Frugal resolutions

The New Year has well and truly dawned (so far I’ve spent most of it either snowed in in Ireland or knocking back Imodium, so I need to improve on my 2008!) and so traditionally it’s time to make resolutions. Generally I make the same old boring ones each year – get fit, lose weight, give up chocolate etc. – and soon break them. Although a couple of years ago I resolved to a) stop worrying about my weight and b) stop making resolutions, and that worked quite well…at least for b)!

But I’m hoping this year will be different as my resolutions will be centred around saving as much money as possible – so there’s a strong incentive!

These are the ones I’ve come up with so far….:

Stop buying things I don’t need.This could be extra food items I fancy when I’m wandering about the supermarket, but that end up forgotten about in the back of fridge and go off. A terrible waste. But it may also be random items I pick up in a shop but will never use. I’ve developed a habit of buying cheap wool whenever I see it, but it just sits in a bag with all the other balls of wool I own. It might only cost a couple of quid but it’s still money down the drain. Shopping is NO LONGER some kind of hobby – as it was when I had more disposable income – but born of necessity, ie. only for food and for when my clothes truly give up the ghost.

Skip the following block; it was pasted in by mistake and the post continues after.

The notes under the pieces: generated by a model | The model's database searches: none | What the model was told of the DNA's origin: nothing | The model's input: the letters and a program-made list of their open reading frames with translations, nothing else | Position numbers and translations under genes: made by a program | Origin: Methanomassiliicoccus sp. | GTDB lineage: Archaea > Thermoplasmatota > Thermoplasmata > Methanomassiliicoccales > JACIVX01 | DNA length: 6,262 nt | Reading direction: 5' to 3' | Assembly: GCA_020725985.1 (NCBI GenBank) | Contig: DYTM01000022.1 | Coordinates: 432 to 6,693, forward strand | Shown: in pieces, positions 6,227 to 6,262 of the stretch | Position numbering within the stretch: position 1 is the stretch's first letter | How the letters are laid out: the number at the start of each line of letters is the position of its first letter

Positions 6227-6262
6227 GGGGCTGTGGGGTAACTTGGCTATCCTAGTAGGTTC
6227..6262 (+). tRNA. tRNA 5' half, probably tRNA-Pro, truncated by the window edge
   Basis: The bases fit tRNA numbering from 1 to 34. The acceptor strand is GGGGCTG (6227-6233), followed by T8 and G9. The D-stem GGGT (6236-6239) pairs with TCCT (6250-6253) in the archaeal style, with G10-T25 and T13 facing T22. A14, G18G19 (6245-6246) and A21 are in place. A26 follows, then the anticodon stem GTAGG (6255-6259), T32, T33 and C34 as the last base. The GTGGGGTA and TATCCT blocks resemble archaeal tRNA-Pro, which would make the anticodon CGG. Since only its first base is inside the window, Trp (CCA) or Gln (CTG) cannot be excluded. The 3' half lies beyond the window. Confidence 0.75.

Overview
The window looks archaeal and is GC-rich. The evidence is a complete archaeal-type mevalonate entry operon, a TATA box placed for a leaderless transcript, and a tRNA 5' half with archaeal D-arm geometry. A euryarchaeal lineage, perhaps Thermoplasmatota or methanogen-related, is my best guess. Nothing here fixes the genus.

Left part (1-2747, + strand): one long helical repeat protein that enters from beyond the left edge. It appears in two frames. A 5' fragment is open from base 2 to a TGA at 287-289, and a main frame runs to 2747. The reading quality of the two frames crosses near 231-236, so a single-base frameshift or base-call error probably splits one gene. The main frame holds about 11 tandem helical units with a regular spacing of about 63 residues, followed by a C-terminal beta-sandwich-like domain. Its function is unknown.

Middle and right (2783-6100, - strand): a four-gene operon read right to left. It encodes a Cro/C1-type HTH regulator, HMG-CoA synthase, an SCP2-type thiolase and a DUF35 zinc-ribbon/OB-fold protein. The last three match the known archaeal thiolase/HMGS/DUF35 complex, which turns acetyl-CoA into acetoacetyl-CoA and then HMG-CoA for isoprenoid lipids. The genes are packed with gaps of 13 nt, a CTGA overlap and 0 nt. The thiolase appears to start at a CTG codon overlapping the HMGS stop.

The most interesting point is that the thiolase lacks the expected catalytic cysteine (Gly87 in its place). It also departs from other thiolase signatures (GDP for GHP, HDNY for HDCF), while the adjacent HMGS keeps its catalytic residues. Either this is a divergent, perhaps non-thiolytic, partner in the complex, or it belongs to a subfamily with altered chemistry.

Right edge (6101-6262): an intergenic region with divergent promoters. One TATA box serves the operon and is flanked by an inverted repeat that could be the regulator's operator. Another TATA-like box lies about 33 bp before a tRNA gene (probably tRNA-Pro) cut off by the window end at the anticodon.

Stop using the tumble dryer to dry my clothes because I’m too lazy to hang them outside.This uses up a lot of energy and costs money, not to mention the impact on the environment. And DJ is always complaining about his shirts getting all crumpled anyway (I tell him to do his OWN washing if he doesn’t like what he ends up with! Ah…Germaine Greer, did I learn nothing from you…?!)

 

Take my books back to the library on time. I am really bad about this and often end up paying fines. Sometimes it works out cheaper to buy charity shop books instead rather than go to the library!

Learn to cook good Indian and Chinese foodso I’m not tempted to get takeaway/eat out except on special occasions. This is a real Achilles heel of mine…

Learn to make my own cleaning products and toiletries– I think this could be a really good way of saving cash and it should be a lot of fun too.

Possibly learn to make my own clothes – I’ve come across a few courses for doing this so might investigate them further. Just depends whether it really works out cheaper in the end when you have to buy your own material etc. Does anybody out there make their own clothes? What’s your experience?  And any other suggestions for New Year resolutions?